During the Eighty years ‘ war, Amsterdam’s largest rival port, Antwerp, was captured by the Spanish (1585), which led to a mass migration of Antwerp merchants and artisans and a huge number of Jews fleeing the Spanish Inquisition to Amsterdam. In the XIV and XV centuries, the city became a shopping center. In the sixteenth century, Jewish merchants brought diamond-cutting techniques to Amsterdam from Antwerp. In the 1960s, Amsterdam became the center of the European hippie movement. “Provo” and “kabouter” forced to fear law-abiding citizens.

Flag and coat of arms

Coat Of Arms Of Amsterdam
The coat of arms of Amsterdam shows three St. Andrew’s crosses (although the patron Saint of the city is considered to be Nicholas the Wonderworker), these crosses are also part of the flag. The three crosses of St. Andrew represent the three virtues of the city: valor, firmness, and charity. The city’s motto — Heldhaftig, Vastberaden, Barmhartig (“Valiant, resolute, sympathetic”) – was granted in 1947 by Queen Wilhelmina in recognition of the bravery shown in world war II. Folk tradition also links these three crosses to three threats to this city: water, fire, and an epidemic.

In addition to crosses, the coat of arms contains the crown of the Austrian Empire. In 1489, Maximilian I, in gratitude for his services and loans, granted Amsterdam the right to decorate its coat of arms with a Royal crown, which in 1508, after the coronation of Maximilian I as Holy Roman Emperor, was replaced with an Imperial one. In the seventeenth century, it was again replaced by the crown of Rudolph II. Lions appeared on the coat of arms in the XVI century, when the Netherlands was a Republic.

Economy
Finance

Financial district of Amsterdam — Zadas
Amsterdam is the financial capital of the Netherlands. It is one of the largest cities in Europe by the number of banks and corporations, after London, Paris, Frankfurt and Barcelona. Amsterdam is home to the headquarters of organizations such as ABN AMRO, Akzo Nobel, Heineken, ING Groep, Ahold, TNT Express, TomTom, Delta Lloyd Group, VimpelCom Ltd and Philips. There are still offices of some companies in the historical center of the city, but most of them are located on the southern outskirts.

The Amsterdam stock exchange is the oldest in the world and one of the largest in Europe. Located near Dam square in the city center.

Industry

The diamond cutter
In Amsterdam and its suburbs are placed of the enterprises of electro-technical industry and engineering. Aviation, shipbuilding, chemical and woodworking industries, and oil refining have been particularly developed. In addition, the city is a center of faceting and diamond trading.

The capital of the Netherlands is known for its light industry. About 50% of the turnover of the entire industry in the country is concentrated here. Food production is based on the processing of coffee, tobacco, cocoa, coconut oil, potatoes, grains and sugar beets.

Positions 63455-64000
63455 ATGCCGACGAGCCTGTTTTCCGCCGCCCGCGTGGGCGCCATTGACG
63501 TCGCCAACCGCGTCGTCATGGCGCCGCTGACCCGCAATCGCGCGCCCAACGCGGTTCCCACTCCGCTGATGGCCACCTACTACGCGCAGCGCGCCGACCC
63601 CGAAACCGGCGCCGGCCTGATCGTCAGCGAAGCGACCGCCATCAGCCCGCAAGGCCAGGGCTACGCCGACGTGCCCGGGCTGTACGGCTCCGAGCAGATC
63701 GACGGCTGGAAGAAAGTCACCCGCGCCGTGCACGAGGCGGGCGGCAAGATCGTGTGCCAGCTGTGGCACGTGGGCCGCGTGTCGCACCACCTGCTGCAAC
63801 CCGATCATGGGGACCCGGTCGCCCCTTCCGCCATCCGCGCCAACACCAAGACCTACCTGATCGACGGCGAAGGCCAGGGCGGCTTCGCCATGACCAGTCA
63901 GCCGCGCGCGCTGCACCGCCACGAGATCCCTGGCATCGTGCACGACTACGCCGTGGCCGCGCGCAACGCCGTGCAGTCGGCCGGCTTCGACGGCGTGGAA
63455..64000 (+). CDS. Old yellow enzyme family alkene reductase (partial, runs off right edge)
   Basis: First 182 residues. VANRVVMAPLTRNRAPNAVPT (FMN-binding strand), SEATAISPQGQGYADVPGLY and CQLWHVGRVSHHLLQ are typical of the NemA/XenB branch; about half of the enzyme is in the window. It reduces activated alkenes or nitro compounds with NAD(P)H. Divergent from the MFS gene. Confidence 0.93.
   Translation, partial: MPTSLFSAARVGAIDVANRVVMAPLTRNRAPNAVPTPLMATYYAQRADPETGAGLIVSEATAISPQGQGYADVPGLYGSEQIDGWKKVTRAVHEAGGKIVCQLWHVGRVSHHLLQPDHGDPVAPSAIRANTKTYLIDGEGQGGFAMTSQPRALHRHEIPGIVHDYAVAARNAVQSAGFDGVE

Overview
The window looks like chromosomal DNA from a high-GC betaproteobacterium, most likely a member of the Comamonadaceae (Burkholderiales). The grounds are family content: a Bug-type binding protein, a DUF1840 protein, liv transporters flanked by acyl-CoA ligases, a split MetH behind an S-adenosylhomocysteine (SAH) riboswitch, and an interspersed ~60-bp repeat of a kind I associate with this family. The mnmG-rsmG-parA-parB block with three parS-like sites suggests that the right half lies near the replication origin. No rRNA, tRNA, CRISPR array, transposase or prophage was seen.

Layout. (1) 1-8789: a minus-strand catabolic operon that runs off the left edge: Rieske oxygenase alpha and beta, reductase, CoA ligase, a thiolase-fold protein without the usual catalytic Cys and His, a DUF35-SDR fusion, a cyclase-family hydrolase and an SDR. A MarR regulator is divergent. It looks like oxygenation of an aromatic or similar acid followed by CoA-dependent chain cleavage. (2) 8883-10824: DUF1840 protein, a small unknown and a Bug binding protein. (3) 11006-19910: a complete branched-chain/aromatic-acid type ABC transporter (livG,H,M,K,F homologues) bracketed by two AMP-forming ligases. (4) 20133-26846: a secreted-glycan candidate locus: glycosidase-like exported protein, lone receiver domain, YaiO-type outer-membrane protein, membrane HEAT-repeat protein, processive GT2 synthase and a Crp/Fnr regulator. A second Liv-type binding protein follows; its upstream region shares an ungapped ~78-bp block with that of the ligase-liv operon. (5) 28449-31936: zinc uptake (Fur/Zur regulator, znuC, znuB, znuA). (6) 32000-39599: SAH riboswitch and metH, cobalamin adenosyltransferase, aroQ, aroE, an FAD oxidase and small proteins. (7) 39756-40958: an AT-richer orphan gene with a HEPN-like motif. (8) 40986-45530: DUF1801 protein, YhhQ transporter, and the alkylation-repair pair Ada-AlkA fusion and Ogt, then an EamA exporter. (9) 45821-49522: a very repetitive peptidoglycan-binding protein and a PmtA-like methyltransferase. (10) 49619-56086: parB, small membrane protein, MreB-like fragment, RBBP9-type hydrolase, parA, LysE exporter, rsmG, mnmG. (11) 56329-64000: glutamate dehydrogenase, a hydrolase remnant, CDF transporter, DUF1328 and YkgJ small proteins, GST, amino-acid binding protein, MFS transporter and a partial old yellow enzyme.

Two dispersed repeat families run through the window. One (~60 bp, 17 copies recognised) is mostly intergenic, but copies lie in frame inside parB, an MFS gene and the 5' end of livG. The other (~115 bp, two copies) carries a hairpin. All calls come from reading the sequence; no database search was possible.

Tourism
Amsterdam is one of the most popular tourist centers in Europe. more than 4.63 million visitors from other countries visit it every year (according to 2009 data). Two-thirds of the hotels are located in the city center. Four-and five-star hotels account for about 42 % of all beds. The majority of tourists (74 %) come from other European countries. Among non-European visitors, the largest share is made up of US citizens (14 % of the total number of tourists) [8].

“Coffee shops»
A coffee shop is a type of establishment (mainly in the Netherlands) that has a permit for the public sale of cannabis and its products. Coffee shops are regulated by the” Opium law ” and the Dutch drug policy. According to some estimates, the annual turnover of the marijuana trade only in the Central part of the Dutch capital reaches 100 million euros-primarily due to tourists.

Transport
In Amsterdam, a lot of people use bicycles. In 2006, there were approximately 465 thousand bicycles in the city. Their popularity is due to the convenience of movement, the relatively small territory of Amsterdam, a large number of special paths, flat terrain, and the relative inconvenience of using a car.

Public transport

Amsterdam tram

Drawbridge
Amsterdam has a well-developed public transport system. The city has a metro system, traditional and high-speed trams, a bus network, and ferry services across the river EY. All public transport in the city is managed by the GVB (Gemeentevervoerbedrijf, a municipal transport company). Commuter buses connecting Amsterdam to the surrounding area are owned by other operators, such as Arriva and Connexxion.

Magnetic transport cards and travel tickets are valid for all types of urban transport.

Motor transport
The NL-A1 motorways pass through the city.svg, NL-A2.svg, NL-A4.svg, NL-A6.svg, NL-A7.svg, NL-A8.svg, NL-A9.svg and NL-A10.svg: